Another sort of key event is much like a Kicker - "the assassin attacks, but you survive - boy, better start looking for whoever's out to get you." This is easily handled in Hero Wars by considering that conflict is not the same as task - the fictional assassin may think he's trying to kill the hero, but you are the assassin's player, and you are rolling to establish the parameters of your goal - to alert, intrigue, and involve the player. It's not like Rolemaster, in which a series of rolls can splatter the hero's brains on the wall, but a whole different system in which the result of a successful roll is literally what you, not the character, want to happen.

The final sort of key event is trickier, and your example makes me especially nervous: "Oh shit, they captured my bad guy, they're going to make him talk, and that means I have to cough up the details of my Secret Plan and thus spoil the scenario - oh shit!" I tend to think that this sort of thinking reveals that the speaker is already rather far down a corridor that I never enter, well into a situation that indicates a power struggle going on between GM and players.

If I were going down that corridor, though, then I'd solve it (as I used to do, in Champions mainly) by having the captured bad guy be a lot more interesting and lead to fun stuff rather than some kind of inroad to my GM-mind. Of course he'll spill his guts, but they won't necessarily be truthful guts, or maybe they are, but the Real Villain is no moron and changes his plans just in case they've been compromised.

I'm not sure if any of this is helpful, but as a general issue, it strikes me that you are describing a managerial style of GMing that might be necessary in many games (Call of Cthulhu, L5R, and Unknown Armies come to mind) but is not necessary at all in Hero Wars and might even be a hindrance.

[Oops, forgot to finish my thought; editing this in - I do understand your priorities in terms of writing scenarios. Having written one for Hero Wars publication, though, I think that a relationship-map based approach, with a series of semi-planned or locally-distributed NPC actions (rather than rigidly-planned or "have to happen"), is a very effective method for the game.]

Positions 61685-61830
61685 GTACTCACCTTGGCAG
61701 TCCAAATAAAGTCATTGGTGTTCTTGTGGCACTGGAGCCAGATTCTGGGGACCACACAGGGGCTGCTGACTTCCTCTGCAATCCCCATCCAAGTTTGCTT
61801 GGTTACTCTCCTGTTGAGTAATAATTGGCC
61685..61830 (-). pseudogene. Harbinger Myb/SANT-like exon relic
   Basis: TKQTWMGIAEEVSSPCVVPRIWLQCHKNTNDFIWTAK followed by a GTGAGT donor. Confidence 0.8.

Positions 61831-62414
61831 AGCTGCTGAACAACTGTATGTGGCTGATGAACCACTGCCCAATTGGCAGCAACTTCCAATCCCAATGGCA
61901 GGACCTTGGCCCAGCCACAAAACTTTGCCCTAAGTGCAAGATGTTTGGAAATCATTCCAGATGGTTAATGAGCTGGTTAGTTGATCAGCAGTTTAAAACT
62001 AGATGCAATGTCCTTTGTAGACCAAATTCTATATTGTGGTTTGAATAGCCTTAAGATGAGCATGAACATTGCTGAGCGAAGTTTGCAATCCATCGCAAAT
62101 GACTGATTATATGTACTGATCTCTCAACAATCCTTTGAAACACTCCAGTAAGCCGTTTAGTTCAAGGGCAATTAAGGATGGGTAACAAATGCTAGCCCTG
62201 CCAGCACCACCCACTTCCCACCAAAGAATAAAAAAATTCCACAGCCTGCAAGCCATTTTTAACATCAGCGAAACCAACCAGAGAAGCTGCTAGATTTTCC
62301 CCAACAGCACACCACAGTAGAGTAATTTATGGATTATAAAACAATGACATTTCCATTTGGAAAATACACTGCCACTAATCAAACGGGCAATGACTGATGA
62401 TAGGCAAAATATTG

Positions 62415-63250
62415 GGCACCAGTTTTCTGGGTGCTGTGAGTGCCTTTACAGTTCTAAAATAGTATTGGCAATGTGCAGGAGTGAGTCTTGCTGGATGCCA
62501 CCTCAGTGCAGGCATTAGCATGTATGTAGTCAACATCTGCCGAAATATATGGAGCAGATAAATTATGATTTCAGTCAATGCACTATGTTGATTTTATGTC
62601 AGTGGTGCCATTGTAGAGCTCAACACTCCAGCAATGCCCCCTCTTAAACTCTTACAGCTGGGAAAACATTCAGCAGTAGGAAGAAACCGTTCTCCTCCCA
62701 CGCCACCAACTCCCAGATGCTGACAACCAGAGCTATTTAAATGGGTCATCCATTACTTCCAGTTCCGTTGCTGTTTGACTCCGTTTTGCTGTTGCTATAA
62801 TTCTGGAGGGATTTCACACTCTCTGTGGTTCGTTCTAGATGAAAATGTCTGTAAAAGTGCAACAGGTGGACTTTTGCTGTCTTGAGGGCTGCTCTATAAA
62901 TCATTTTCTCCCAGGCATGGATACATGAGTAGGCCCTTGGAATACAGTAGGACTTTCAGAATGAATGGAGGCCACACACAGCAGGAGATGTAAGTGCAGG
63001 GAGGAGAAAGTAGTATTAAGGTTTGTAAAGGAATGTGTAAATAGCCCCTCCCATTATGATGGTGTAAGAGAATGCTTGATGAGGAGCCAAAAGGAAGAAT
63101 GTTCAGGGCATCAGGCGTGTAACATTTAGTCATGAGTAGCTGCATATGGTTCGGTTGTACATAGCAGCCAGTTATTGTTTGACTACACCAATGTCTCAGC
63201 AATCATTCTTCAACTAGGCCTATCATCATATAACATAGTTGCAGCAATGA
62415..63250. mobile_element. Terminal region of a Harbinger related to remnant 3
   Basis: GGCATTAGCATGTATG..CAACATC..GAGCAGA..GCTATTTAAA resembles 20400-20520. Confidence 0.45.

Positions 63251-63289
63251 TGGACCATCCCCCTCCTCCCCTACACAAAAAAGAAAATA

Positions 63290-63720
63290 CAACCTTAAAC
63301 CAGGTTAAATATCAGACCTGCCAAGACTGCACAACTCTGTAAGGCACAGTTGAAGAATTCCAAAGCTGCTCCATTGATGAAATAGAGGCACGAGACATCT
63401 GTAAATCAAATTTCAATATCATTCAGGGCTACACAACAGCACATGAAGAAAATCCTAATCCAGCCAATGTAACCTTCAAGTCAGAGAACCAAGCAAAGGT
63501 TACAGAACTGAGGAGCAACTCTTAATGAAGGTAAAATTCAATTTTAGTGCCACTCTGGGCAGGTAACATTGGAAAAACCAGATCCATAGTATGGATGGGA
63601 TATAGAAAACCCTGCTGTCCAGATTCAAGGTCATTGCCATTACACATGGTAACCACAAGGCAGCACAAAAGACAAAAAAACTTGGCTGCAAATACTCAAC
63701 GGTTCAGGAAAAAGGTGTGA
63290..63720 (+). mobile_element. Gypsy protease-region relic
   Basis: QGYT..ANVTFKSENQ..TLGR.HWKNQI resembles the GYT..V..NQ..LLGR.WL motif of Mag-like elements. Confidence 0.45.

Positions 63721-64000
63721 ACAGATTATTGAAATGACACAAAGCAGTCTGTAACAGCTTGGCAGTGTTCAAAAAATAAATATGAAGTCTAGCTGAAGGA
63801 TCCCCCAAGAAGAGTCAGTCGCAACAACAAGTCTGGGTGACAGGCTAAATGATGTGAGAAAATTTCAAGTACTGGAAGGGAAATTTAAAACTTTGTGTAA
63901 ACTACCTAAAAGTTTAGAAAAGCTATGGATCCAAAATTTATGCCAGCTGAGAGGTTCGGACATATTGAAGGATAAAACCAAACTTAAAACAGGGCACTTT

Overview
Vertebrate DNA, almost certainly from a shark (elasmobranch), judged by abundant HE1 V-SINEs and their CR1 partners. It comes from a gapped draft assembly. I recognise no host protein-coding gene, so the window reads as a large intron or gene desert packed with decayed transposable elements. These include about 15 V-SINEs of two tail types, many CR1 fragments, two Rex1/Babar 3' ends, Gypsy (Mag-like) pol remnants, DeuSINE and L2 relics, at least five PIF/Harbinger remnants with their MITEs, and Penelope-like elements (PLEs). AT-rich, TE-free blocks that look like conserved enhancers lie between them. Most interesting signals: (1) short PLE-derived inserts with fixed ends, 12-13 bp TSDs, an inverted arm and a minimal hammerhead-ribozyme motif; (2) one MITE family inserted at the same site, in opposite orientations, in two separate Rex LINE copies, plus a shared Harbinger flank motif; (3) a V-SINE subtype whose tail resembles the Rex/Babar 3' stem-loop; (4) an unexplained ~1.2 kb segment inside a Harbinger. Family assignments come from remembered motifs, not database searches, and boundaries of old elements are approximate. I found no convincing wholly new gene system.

Best,
Ron
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Bankuei
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« Reply #5 on: January 29, 2002, 10:03:43 AM »

One of the fun parts of Hero Wars mechanics is that you can choose to not "railroad" an event, but have several safeguards that can make it tons of fun and still following the rules for your chosen event.  In the case of the escaping villian, you can make them have a terribly high motivation(I must live to see my dreams) and use that to boost any escape rolls.  You can also use the classic reinforcements to boost escape rolls("Master, run!  I'll hold them off!").  Both of these options allow you to demonstrate the villian's loyalty and compassion(or lack of) for the followers.  You can also use non-character events to aid a situation(the classic cave-in cuts off the heroes from the villian).  Again, there's still a chance for the players to overcome it, but they will have REALLY earned it, and you should reward them.

Chris
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contracycle
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Posts: 2807


« Reply #6 on: January 29, 2002, 02:03:31 PM »

Ron,
I think your expression of the NPC as the GM's character-as-player, pretty much in Pawn mode, neatly sums up what I was thinking.  This is a good way to express what I mean in terms of scenario writing.

On the other hand, I wanted to comment thast its not actually villains I was thinking of so much as minions.  In cases where they are not acting as Followers of a lead NP character, they act on their own AP and suffer their own consequences.  My problem is that what I don't necessarily want is a string of captured minions interrogated one by one, but given the power of the players to determine events in a contest its tricky to make that happen.

I see your point about bangs though; that bears thinking on.
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"He who loves practice without theory is like the sailor who boards ship without a rudder and compass and never knows where he may cast."
- Leonardo da Vinci